Work has begun on the third phase of Dubai’s Mohammed bin Rashid Al Maktoum solar park and a tender for the fourth phase is expected in June, according to the Dubai Electricity and Water Authority (Dewa).
The third phase will have enough capacity to power about 200,000 homes and is expected to be completed in three years.
"Phase 3 is under construction and will be delivered in 2020," Saeed Al Tayer, the managing director and chief executive of Dewa, said at the inauguration of the 200-megawatt second phase in Dubai yesterday.
Mr Al Tayer said the solar park’s independent power producer model reduces the risks for Dewa, which is committed to meeting Dubai’s clean energy targets.
"The cost of phase 2 was US$326 million, but our investment was only $26m, with a 51 per cent holding," he said. "I think it is beneficial to our partner with an internal rate of return of between 8 and 10 per cent."
The inauguration of the second phase, in the presence of Sheikh Mohammed bin Rashid, Vice President of the UAE and Ruler of Dubai, means the world’s biggest single solar field has begun to produce energy.
The 4.5 square kilometre second phase of the park, with 2.3 million solar panels provided by First Solar, is the cheapest operating plant in the world and can support the energy demands of 50,000 residences.
"We can actually exceed the 200MW by a little," said Abdul Al Muhaidib, the chief executive of Shuaa Energy, its owner and developer, in which Dewa has a majority stake. "We can generate the full 200MW within two hours of sunlight."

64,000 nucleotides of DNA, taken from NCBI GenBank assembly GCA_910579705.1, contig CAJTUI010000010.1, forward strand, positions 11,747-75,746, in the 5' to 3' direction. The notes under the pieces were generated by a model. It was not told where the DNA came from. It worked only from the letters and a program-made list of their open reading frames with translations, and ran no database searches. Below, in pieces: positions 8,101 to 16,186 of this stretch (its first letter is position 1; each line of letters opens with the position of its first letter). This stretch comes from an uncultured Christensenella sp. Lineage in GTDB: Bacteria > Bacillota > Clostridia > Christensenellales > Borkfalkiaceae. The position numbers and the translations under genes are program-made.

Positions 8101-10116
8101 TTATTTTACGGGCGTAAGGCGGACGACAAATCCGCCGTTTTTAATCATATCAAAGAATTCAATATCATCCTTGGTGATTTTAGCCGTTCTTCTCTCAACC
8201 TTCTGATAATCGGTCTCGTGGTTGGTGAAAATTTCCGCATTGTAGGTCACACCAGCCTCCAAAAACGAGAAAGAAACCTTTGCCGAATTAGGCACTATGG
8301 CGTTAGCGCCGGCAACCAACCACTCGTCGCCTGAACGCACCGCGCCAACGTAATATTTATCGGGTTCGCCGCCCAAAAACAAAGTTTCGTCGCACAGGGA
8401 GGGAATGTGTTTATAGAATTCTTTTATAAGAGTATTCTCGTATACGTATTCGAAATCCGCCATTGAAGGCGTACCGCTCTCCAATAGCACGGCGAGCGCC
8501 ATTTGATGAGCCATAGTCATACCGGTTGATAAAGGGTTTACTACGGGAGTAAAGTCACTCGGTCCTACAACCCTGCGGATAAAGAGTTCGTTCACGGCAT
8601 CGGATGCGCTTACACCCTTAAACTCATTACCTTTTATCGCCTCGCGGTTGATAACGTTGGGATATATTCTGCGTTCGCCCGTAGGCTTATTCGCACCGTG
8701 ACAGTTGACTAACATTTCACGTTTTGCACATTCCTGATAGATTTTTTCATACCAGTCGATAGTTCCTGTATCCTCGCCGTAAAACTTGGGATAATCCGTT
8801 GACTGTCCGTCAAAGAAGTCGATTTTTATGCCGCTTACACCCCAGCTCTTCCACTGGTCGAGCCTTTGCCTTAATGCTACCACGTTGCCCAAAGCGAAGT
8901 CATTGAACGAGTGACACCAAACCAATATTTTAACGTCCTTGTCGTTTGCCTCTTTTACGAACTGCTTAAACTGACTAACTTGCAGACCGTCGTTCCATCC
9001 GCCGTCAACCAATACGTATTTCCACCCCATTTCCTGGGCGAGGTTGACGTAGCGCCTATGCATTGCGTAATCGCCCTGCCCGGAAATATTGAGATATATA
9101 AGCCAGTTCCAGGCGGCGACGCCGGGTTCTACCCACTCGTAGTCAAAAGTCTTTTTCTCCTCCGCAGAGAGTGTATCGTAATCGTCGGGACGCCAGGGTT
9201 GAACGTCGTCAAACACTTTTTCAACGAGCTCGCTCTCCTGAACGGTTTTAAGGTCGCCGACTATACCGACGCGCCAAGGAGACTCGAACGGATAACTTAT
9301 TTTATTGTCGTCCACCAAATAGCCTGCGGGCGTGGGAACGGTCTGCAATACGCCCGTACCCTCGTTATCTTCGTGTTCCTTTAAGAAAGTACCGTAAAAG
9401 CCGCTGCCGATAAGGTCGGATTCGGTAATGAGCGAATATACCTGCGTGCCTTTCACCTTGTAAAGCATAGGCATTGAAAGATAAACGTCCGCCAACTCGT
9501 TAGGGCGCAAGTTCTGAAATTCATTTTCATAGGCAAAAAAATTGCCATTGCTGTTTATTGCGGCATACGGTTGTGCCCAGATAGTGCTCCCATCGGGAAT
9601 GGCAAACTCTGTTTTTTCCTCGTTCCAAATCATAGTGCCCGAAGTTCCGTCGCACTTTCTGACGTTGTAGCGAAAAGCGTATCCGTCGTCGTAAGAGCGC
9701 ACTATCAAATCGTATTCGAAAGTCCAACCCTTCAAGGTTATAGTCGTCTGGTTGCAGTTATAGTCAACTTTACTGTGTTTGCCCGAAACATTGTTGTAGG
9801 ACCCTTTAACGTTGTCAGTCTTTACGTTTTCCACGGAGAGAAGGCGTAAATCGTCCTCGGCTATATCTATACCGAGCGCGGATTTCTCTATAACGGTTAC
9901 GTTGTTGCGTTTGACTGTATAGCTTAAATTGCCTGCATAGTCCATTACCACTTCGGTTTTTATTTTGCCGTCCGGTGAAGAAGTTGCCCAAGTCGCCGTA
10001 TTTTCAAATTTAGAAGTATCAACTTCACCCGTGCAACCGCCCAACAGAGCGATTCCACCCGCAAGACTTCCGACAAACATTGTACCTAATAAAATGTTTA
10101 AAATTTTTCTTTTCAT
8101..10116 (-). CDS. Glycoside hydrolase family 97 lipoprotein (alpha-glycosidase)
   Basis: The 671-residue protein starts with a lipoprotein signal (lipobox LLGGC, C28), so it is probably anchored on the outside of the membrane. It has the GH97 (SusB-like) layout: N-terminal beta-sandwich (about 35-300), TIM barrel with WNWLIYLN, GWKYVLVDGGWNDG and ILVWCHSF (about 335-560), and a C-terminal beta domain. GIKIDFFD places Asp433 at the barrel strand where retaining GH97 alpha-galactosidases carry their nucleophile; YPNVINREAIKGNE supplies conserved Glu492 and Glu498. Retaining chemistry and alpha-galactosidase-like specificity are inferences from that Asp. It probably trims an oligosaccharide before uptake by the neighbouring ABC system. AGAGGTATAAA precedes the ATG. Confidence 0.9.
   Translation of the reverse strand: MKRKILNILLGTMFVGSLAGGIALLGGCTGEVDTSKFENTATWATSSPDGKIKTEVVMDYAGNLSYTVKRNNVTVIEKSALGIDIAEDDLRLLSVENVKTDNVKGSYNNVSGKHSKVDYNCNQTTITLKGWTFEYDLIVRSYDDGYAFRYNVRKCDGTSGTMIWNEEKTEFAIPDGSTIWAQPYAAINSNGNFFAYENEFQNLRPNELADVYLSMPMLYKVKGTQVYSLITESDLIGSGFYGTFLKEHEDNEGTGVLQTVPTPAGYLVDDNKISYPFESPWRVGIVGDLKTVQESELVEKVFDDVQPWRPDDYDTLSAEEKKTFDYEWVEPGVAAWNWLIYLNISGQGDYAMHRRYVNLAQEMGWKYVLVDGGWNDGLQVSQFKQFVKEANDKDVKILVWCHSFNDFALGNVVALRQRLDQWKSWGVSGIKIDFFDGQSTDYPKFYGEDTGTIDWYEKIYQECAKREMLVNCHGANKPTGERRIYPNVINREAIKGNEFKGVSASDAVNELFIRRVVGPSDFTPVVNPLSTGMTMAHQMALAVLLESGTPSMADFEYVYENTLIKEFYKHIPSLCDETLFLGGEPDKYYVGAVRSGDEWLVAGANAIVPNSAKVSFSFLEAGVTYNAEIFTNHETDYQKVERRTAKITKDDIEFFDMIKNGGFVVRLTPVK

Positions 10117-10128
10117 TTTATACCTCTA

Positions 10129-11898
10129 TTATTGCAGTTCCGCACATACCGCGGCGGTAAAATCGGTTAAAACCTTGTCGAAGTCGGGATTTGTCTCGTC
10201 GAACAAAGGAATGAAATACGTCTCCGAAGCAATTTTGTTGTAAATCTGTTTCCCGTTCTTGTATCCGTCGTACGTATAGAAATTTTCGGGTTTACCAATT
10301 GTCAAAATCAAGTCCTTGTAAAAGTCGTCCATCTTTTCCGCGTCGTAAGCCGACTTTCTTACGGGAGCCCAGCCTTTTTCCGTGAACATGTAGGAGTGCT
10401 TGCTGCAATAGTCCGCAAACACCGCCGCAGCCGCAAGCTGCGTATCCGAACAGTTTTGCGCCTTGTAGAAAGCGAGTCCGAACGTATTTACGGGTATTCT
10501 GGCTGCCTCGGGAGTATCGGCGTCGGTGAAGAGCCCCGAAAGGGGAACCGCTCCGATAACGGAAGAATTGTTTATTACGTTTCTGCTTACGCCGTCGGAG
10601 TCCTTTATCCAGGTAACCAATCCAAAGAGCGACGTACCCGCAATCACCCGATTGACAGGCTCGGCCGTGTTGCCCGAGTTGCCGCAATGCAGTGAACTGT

The remaining shareholders in Shuaa Energy, Acwa Power of Saudi Arabia and partner TSK of Spain, won the contract to provide electricity at a cost of US5.84 cents per kilowatt hour (kWh) in 2015.
"We can expect more projects to be launched at a faster pace using the public private partnership framework, using the full range of fuels including increasing levels of renewable energy," said Paddy Padmanathan, the chief executive of Acwa.
In the next few months, Dewa could potentially set a world record low cost for electricity generated from solar with the fourth phase of the park tapping a different solar technology. The 200MW concentrated solar power (CSP) plant will utilise tower technology and will also have storage capabilities unlike the previous phases.
But the ability to supply the grid when the sun is not shining also drives up the costs.
The current lowest cost for CSP technology is in Morocco at 12 cents per kWh. However, Mr Al Tayer told The National last year that he believes Dubai can achieve rates of 8 cents or lower.
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